« PreviousContinue »
“You do not have to guess what the Republican Party will do:
purpose of this book is indicated by its title. It is a
Text-book and is believed to contain reliable
essional Committee has sought to make the matter here
a text-book is compiled from official reports that can 'y be secured from the various Departments of the Gov::ent. Neither men nor parties can stand on their records
, but such records are the best indication of their ability, :peadiness to carry out promises.
ve following pages give a record of Republican Adminis::on of the Government and the fidelity of that party to edges. .....::::::::
JOSEPH G. CANNON, of Illinois.
H. C. LOUDENSLAGER, of New Jersey C. A. RUSSELL, of Connecticut.
W. C. LOVERING, of Massachusetts.
WILLIAM CONNELL, of Pennsylvania.
VICTOR H. METCALF, of California. E. C. BURLEIGH, of Maine.
California, V. H. Metcalf, Oakland.
North Carolina, S. Blackburn, Wilkesboro.
Republican National Committee, 1902
M. A. HANNA, CHAIRMAN, Cleveland, Ohio. P. S. HEATH, SECRETARY, Indiana.
V. W. FOSTER, Asst. TREAS., Il'inois. C. N. BLISS, TREASURER, New York
E. F. BROWN, SUB-TREAS , Illinois. GEO. N. WISWELL, SERGEANT-AT-ARMS, Wisconsin. Executive Committee, Chicago Executive Committee, New York. HENRY C. PAYNE Of Wisconsin, Vice-Chairman JOSEPH H. MANLEY of Maine. PERRY S. HEATH of Indiana, Secretary
N. B. Scott of West Virginia, RICHARD C. KERENS of Missouri,
FRED S. GIBBS of New York. GRAEME STEWART of Illinois.
FRANKLIN MURPHY of New Jersey
CORNELIUS N. BLISS of New York.
P. 0. Address
Eureka Springs and City of Mexico.
JOHN EDWARD ADDICKS, Wilmington.
Augusta and Washington, D
Danville and Washington, D C.
Hagerstown and Washington, D. C..
Concord and Washington, D. C.
FRANKLIN T. MURPHY, Nawark.
Marshall and Washington, D. C.
WALTER P. BROWNLOW, M. ., Jonesboro and Washington, D. C.
Galveston and Washington, D.L. 0. J. SALISBURY,
Salt Lake City.
Wheeling and Wash ngton, D. C.
Willis D. VANDEVANTER, Cheyenne and Washington, D. C.
REPUBLICAN TEXT-BOOK, 1902.
THE REPUBLICAN PARTY.
EMBODIES ITS PRINCIPLES IN LAW AND EXECUTES
THEM IN ADMINISTRATION. "You do not have to guess what the Republican party will do. The whole world knows its purposes. It has embodied them in law and executed them in administration."
This was William McKinley's definition of the Republican party before he was elected President. It is true to-day by reason of his Administration, which closed with the tragedy at Buffalo that put the whole world in grief for the death of one man as never before known in history.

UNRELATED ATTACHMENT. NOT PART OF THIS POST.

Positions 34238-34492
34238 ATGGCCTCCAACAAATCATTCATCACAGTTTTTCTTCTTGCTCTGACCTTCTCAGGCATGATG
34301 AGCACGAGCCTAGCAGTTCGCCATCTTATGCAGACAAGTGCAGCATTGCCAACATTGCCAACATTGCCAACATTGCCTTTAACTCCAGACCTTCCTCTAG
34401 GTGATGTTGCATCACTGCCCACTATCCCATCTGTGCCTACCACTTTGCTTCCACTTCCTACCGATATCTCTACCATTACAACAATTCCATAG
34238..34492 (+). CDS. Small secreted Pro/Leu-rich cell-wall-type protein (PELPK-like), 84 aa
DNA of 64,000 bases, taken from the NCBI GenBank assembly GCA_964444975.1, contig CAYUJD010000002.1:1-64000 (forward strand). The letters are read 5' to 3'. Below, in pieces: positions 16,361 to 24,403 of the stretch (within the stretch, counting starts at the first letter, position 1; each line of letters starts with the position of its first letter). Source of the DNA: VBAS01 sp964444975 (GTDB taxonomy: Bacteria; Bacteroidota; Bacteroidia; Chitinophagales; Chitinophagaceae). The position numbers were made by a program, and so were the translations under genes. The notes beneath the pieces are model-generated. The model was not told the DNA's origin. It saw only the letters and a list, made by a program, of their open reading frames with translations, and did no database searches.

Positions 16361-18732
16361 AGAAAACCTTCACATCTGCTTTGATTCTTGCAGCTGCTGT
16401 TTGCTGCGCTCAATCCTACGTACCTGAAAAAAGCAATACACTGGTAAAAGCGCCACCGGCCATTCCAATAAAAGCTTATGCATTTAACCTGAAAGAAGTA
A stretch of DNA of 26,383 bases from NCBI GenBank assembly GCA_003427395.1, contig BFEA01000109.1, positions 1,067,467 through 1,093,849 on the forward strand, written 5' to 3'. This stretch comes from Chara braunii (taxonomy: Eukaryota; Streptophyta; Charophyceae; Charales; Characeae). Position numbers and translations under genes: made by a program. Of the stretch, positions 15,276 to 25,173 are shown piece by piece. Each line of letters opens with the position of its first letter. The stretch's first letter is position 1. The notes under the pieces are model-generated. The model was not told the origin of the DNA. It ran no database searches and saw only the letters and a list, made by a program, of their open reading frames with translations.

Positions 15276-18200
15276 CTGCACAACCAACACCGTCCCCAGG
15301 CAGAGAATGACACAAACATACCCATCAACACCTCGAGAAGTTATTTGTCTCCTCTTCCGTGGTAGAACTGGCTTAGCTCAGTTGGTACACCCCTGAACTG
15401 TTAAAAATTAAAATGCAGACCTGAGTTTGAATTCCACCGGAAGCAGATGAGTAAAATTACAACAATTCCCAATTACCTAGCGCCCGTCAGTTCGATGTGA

The Republican party is to-day, as it has been for more than fifty years, the party of sturdy American principles, progressive and conservative, accomplishing what it advocates and advocating what best represents the ideals of the most progressive people in the whole world.
The Republican party has never been influenced by hysterical impulse, but has resisted that tendency in its own ranks and withstood it in the assaults of its opponents.
It had its origin not in revolutionary doctrine, but in the sober judgment of the people of the North, that compromise with slavery was no longer possible in the great territory of the West which was soon to be organized into States and have an equal part in the Union.
The first Republican President was from the West, and nearly all Republican Presidents have been from the West, not excepting the present Chief Executive, who, as the child of New York, was early adopted by the West as a cowboy and hunter to make him as typically western as any of his predecessors.
The Record of the Republican party is written in the amendments to the Constitution, substantially all the Federal statutes now in force, and the most remarkable period of progress the country has ever known.
It is written also in the commercial invasion of Europe, in Cuba, where a new flag has appeared as a testimonial to the fidelity of this party to the cause of free government, in Hawaii, and Porto Rico, as new territories, in the Philippines, where civil government